ABC of Scholastic Philosophy
Createspace Independent Pub, Oct 4, 2013 - Philosophy - 448 pages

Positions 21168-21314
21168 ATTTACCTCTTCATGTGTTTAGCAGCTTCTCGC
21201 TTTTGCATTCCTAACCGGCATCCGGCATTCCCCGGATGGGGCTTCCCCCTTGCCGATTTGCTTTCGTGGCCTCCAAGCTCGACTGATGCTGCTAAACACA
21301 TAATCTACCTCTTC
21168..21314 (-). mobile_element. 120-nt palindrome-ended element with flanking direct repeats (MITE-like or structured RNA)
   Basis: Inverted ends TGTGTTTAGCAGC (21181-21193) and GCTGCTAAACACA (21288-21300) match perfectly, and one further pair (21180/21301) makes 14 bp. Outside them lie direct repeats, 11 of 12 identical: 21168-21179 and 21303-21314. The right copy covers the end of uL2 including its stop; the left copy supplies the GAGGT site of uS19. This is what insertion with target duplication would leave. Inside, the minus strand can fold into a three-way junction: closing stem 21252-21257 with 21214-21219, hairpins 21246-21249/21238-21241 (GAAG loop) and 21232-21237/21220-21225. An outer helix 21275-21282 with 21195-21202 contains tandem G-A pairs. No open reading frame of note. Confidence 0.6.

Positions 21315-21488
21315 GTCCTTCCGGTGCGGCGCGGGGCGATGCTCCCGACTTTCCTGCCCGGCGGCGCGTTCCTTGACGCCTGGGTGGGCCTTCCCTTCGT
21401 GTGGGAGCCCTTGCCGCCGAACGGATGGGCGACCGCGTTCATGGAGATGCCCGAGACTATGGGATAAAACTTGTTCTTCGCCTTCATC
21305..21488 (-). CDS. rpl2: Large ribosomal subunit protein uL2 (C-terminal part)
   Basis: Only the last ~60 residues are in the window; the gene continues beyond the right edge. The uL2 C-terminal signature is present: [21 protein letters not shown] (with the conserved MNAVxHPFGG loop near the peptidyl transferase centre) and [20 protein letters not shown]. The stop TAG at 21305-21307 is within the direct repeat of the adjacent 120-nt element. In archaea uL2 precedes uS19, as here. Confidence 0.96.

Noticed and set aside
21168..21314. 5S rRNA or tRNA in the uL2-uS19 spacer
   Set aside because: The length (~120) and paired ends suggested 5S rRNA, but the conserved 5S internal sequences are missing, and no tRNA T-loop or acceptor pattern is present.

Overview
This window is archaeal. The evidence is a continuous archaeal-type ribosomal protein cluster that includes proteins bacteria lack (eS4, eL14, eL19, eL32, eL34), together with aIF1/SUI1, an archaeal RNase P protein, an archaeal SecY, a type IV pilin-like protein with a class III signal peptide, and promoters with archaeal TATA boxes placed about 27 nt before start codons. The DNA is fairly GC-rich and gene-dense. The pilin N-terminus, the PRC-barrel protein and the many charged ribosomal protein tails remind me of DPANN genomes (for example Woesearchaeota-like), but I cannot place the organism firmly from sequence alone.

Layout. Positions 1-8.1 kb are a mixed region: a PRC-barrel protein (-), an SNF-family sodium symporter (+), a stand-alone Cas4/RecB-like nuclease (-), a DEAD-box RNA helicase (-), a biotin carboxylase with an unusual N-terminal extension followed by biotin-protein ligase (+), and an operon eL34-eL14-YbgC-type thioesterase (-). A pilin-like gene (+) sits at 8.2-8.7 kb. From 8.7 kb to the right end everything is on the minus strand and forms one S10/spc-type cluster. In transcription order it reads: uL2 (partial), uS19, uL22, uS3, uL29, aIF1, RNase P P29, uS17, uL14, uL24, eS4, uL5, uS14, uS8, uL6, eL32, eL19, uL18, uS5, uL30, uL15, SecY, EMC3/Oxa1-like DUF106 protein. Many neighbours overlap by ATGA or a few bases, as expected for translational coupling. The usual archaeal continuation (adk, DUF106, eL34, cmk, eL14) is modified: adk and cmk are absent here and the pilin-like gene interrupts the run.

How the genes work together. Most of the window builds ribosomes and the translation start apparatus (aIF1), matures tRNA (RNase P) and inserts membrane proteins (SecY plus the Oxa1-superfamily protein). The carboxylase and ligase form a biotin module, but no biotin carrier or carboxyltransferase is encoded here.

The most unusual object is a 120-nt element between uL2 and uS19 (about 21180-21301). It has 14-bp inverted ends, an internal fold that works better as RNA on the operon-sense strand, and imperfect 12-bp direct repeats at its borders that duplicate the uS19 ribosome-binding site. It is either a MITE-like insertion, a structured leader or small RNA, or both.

This book is only partially new. It is an expansion of Logic and Epistemology, which was first printed in 1930 and has since been reprinted or revised almost each year. The expansion consists in the addition of an Introduction to Philosophy and of Ontology. It had been my original intention to add both parts but other more urgent work stood in the way until now. As in the preface to the former work, I wish to stress a few considerations that have guided me in the composition of this. Some are more general, others are applicable to one or the other of the branches of philosophy here offered. 1. Brevity, plain and direct presentation, close-knit reasoning and logical coherence--these are the aims which have been kept in view throughout. 2. The scholastic system and method were chosen for presentation. Some 30 years of teaching philosophy and theology have convinced me of its pedagogical worth. There is no other philosophical system that can rival the scholastic in common sense and definiteness. There is no other philosophical method that even approaches the scholastic in sound reasoning and logical force. To the beginner, who is not yet capable of grappling with superficial systems and subtle methods, such a philosophy is indispensable. 3. The Introduction to Philosophy differs considerably from those current today. It is not a summary of philosophical problems, which the beginner cannot digest and which may engender in him a spirit of skepticism. For a like reason I have not given an outline of the history of philosophy with the same problems arranged by periods. Instead, I confined myself to a few important data on the principal philosophers of past ages, and I tried to sketch the intellectual equipment with which the student is supposed to begin philosophy. 4. In Logic, the simple syllogism has been made the unifying theme as well as the ultimate aim. On the other hand, the sentence or proposition has been made the starting point of all explanations; the reason for this is the well known axiom that all truths are expressed by us in sentence form. 5. Nor-let it be said even more emphatically-is Epistemology a branch of psychology. Epistemology investigates the final cause of our cognitive faculties, psychology the other three causes (formal, material, efficient). Again, the four causes are present in all cognition, but Epistemology restricts itself to the purpose of cognition. 6. In Ontology, it has been my endeavor to eliminate the Latin flavor and to substitute for it readable and plain English. Special attention has been given to the bibliography and the alphabetical index. The former lists practically all English Catholic books on the subject, including both earliest and latest publications. The latter has been made very detailed so as to insure the utmost of usefulness.
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